the Intermezzo No. 2's tonal sections of A major - F# minor - A major are
placed in such a way as to facilitate the playing with two tonal areas:
A and A#, and C and C#. The B section with its own mini- Intermezzo
displays the A/A# dichotomy; this in turn is symbolic of the relationship
of the A minor and A major Intermezzos and thetierce de Picardie ending
of the Intermezzo No. 1 which presage the following piece. The Intermezzo
#2's second relationship of C/C# has consequences for the entire collection
of pieces and is in large part responsible for tying at least the first
five pieces together.
With the exception of the Ballade No. 3 and its concentration on a
Bb/B natural tonal area and the last Intermezzo (to be dealt with separately
below), the tones C and C# function as a mobile frame and reinforcement
for the Klavierstücke. An octave C in the R.H.and low C in the
L.H. frame the Intermezzo No. 1 and the C is heard as the resolving note
of the plaintive melodic fragment which closes the first section as well
as the second section (on both the 1st and 2nd endings). After the
pedal E and arpeggiated figures (R.H.) the surprise ending of A major tonicization
now features a C# - especially as the top voice of the R.H. The same
C# (but an octave lower) is heard right away in the top voice of the R.H.
and it is this same C# that often articulates each new phrase in the A major
Intermezzo. Before the new motif - a rhythmic variation of the opening
theme - is heard in M. 34, the C and C# are heard again in a twice-played
out descending motif which flattens the 7th and 3rd degrees of the scale.
C# again picks up the thread at Mm. 48-49 as section B starts, at Mm. 56-57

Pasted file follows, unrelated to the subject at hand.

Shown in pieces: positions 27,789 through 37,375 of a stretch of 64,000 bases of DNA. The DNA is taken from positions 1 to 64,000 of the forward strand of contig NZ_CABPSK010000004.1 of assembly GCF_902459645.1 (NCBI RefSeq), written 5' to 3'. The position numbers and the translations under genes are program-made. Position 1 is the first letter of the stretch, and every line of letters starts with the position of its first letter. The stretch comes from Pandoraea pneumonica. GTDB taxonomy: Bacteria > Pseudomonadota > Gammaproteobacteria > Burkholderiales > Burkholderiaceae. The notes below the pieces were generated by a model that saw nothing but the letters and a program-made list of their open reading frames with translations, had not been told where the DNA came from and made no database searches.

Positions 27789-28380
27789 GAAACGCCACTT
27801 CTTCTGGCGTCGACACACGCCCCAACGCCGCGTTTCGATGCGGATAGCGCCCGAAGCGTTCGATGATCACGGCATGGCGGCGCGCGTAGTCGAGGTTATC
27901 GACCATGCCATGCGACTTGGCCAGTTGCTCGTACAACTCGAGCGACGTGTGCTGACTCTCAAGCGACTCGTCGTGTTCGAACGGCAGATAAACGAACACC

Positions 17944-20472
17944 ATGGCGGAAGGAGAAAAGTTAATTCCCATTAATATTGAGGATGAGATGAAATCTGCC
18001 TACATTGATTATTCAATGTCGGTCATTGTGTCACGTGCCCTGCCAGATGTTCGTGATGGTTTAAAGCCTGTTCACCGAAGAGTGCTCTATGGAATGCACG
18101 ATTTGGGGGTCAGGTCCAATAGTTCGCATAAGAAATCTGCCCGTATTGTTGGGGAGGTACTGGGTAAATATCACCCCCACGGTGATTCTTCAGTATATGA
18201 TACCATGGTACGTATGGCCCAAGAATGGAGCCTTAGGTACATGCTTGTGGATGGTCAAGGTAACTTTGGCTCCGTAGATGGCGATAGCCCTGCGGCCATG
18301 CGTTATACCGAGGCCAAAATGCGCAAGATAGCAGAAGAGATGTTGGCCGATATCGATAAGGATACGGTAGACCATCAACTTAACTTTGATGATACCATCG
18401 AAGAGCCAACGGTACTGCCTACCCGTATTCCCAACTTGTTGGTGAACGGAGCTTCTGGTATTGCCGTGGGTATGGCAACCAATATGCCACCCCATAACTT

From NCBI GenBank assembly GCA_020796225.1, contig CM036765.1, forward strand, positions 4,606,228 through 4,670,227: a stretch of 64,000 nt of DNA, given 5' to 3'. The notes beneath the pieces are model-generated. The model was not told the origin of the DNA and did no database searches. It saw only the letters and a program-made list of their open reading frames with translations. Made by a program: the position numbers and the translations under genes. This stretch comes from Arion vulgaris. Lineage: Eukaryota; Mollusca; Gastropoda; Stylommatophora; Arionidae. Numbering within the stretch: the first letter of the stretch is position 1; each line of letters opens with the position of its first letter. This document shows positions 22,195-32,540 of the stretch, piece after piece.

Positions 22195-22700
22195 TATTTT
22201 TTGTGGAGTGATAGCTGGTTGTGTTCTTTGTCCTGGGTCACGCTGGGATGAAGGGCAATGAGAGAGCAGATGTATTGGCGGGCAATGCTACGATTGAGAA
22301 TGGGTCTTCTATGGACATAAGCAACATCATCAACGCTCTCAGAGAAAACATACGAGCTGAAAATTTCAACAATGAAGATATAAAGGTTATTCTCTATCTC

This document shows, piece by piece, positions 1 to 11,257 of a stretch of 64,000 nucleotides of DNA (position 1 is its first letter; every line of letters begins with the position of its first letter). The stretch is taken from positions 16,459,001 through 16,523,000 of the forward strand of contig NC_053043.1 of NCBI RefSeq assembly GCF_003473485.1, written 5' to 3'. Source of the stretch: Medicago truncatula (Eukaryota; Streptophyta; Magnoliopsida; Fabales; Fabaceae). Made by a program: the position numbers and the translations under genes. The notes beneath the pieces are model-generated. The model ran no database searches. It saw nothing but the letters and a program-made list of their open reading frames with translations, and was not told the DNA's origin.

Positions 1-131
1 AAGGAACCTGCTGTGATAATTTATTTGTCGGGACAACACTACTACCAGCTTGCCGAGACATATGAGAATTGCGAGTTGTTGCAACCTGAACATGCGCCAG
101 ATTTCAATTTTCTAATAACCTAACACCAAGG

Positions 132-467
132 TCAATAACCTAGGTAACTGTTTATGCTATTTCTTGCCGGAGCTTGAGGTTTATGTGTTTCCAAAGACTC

as the F# major section begins, and the C# drops an octave to begin the
last part of the ternary structure: here, two C#'s, an octave apart,
begin a canon. There is the same activity for C# as we witnessed in
the beginning A section and the piece closes with C#, yet in a lower voice.
As mentioned earlier, the C focal point of the Ballade drops down
a second to Bb and B major only to begin the Intermezzo No. 4 anew, this
time as part of an insistent canon between the soprano and tenor voices.
The triplet octaves that begin in M. 17 in the R.H., progress through enharmonic
change to arpeggiated triplets in thirds and end at M. 40 do so framed once
again by the ubiquitous C. The canon between soprano and tenor begins
anew with C as its starting point and the A section draws to a close on
a pedal unison C, heard for four measures.
This highly rhythmic interior section , motivically oblique and rather
like a musical kaleidescope once again depends on C to act as a defining
bookend: the octave C's of Mm. 48-52 are matched as powerfully by
the 8ve basso C first heard in M. 83 and another four repetitions of the
dotted quarter-note C's. Brahms has cleared the airwaves of the rather
delicate counterpoint that has characterized this Intermezzo and prepared
the listener for the new role of the C tonality as major 3rd. Ab major
launches the B section and the rather jaunty rhythm is perpetuated by the
R.H.'s lead on first an offbeat chord, followed by a single offbeat bass
note, and so on. The Ab tonality asserts itself (Mm. 52-60) through